Are you an electrician needing to sort out your tax?

Published on 17 February 2012

HM Revenue and Customs (HMRC) have announced the Electricians Tax Safe Plan (ETSP) to encourage those who work in the electrical industry and who have not disclosed their earnings to HMRC to come forward. HMRC will soon follow this up by sending 50,000 letters to electricians who may have income to declare urging them to get their tax affairs in order.

The ETSP is the second part of an HMRC campaign aimed at tradespeople. The first, targeting plumbers and heating engineers, has so far led to ten arrests and thousands of investigations.

To be eligible for the Electricians Tax Safe Plan (ETSP), an electrician is defined as anyone who installs, maintains and tests electrical systems, equipment and appliances under stringent safety regulations.

Electricians who take advantage of this ‘disclosure opportunity’ will face a penalty rate of 10-20% of the tax owed, in addition to the tax itself, rather than the usual rate of up to 100%. Those who have failed to disclose earnings but do not come forward could ultimately face criminal charges.

If you are working in the electrical industry and have not told HM Revenue & Customs (HMRC) about all your income and you now want to sort out your tax affairs, you will be able to use the Electricians' Tax Safe Plan (ETSP).

Who can use the Electricians' Tax Safe Plan (ETSP)?

If you have not yet told HMRC you have started working for yourself, and/or you have not disclosed all your income, then it is likely that you will not have paid the correct amount of tax. If so, ETSP is being offered to help you get your tax affairs up to date.

If you use the ETSP to tell HMRC about any income previously undisclosed:

  • you may only have to pay for a maximum of six tax years
  • you can tell HMRC how much penalty you should pay
  • you may be able to pay what you owe by instalments

HMRC say they take the view that this is basically a 'fresh start' - a chance to start getting things right from now on, whilst knowing exactly how much it will cost you to sort out things for earlier years.

As we commented when the plumbers campaign was announced you need to be aware that disclosures can affect tax credits and other means tested benefits that you may have claimed.

Complexity

The disclosure process is fairly complicated with detailed notes to read, calculations to do, jargon to understand and difficult judgement calls to make.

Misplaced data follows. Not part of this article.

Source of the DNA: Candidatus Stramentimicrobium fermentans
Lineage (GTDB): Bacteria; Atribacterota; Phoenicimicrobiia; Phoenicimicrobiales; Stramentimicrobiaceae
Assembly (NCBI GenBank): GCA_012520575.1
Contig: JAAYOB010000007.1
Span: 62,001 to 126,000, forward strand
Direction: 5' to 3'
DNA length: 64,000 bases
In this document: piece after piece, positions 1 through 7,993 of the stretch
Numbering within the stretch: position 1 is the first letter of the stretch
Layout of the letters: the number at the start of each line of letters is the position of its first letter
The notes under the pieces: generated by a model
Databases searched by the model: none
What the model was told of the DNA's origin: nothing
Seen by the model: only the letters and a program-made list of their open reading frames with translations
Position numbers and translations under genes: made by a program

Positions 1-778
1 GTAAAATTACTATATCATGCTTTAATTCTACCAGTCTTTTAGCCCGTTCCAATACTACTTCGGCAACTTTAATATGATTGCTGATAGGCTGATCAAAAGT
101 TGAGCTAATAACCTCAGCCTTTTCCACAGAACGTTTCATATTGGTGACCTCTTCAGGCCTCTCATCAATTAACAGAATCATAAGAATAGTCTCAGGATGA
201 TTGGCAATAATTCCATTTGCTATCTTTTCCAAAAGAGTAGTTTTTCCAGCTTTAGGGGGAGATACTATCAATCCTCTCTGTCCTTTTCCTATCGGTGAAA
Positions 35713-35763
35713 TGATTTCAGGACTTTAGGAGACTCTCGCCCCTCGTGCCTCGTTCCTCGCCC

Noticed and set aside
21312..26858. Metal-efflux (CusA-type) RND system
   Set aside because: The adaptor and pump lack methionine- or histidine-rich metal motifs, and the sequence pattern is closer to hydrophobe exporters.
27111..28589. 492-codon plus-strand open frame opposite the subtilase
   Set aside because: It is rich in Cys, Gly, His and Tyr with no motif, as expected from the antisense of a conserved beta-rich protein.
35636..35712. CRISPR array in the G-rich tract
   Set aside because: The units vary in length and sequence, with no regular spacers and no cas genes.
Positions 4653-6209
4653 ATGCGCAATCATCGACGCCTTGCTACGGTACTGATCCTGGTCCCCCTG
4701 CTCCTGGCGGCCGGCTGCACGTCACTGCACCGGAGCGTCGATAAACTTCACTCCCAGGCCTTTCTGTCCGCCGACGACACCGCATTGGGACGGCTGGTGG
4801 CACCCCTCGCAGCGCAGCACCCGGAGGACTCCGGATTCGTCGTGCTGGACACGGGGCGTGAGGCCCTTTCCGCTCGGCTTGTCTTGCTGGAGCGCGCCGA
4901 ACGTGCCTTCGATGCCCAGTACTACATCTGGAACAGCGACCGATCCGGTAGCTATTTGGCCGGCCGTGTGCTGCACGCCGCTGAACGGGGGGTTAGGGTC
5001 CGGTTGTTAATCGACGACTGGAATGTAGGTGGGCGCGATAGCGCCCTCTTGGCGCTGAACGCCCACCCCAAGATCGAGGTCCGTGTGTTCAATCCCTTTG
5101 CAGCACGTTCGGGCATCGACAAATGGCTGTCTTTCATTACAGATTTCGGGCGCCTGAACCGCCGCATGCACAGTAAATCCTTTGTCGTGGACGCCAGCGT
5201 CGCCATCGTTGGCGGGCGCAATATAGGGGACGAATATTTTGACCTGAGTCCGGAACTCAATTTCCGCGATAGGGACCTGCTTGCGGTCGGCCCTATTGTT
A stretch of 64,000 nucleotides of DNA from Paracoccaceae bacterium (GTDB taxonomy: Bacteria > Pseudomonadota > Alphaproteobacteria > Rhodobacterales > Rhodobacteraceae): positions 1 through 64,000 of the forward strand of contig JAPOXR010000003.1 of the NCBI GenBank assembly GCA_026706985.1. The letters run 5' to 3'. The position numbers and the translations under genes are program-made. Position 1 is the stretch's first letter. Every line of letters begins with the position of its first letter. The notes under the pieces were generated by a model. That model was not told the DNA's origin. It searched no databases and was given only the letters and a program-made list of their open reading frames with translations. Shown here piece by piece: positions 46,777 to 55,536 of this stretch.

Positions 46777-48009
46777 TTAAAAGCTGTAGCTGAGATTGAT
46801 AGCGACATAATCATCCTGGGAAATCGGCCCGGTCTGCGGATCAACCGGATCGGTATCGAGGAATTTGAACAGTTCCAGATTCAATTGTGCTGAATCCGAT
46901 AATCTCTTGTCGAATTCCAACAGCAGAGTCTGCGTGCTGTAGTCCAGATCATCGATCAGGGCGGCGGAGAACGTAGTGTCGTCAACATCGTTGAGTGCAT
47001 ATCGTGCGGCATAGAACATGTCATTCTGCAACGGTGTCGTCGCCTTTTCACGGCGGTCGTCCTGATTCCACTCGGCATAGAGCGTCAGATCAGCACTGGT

Our advice therefore is to employ a professional tax adviser, particularly if you are disclosing figures for a number of tax years.

How to notify HMRC under the ETSP

To take advantage of the Electricians' Tax Safe Plan you must:

  1. Notify HMRC of your intention to take part by 15 May 2012. This is a simple process (we provide links below to instructions to help you) and can be done online, by phone or by post. At this stage you only need to tell HMRC that you will be making a disclosure.
  2. Once you have done this, you must make your disclosure and pay what you owe by 14 August 2012 .

To read more about how you notify your undisclosed income under this campaign, HMRC have provided a flow diagram with a narrative guide for those who prefer the information in list form.

You can then use the following link to see a detailed summary setting out how you can go about making a disclosure under ETSP.

There is further general information on the HMRC website on making a disclosure under the current HMRC campaign.

What if I am not an electrician but want to get my taxes up to date?

If your undisclosed income is not covered by the ETSP campaign you should phone the Campaigns Voluntary Disclosure Helpline on Tel 0845 601 5041.

Who will be targeted next?

On 14 March HMRC will begin another campaign aimed at those who trade goods and services online. This online market is used by many people but often only to sell personal possessions. Knowing when this personal activity becomes a business will be crucial in deciding whether a disclosure is needed. HMRC have given their views on this on their website and we will aim to post further information on this shortly.

(17-02-12)

Contact: Jan Tish (please use form at http://www.litrg.org.uk/ContactUs)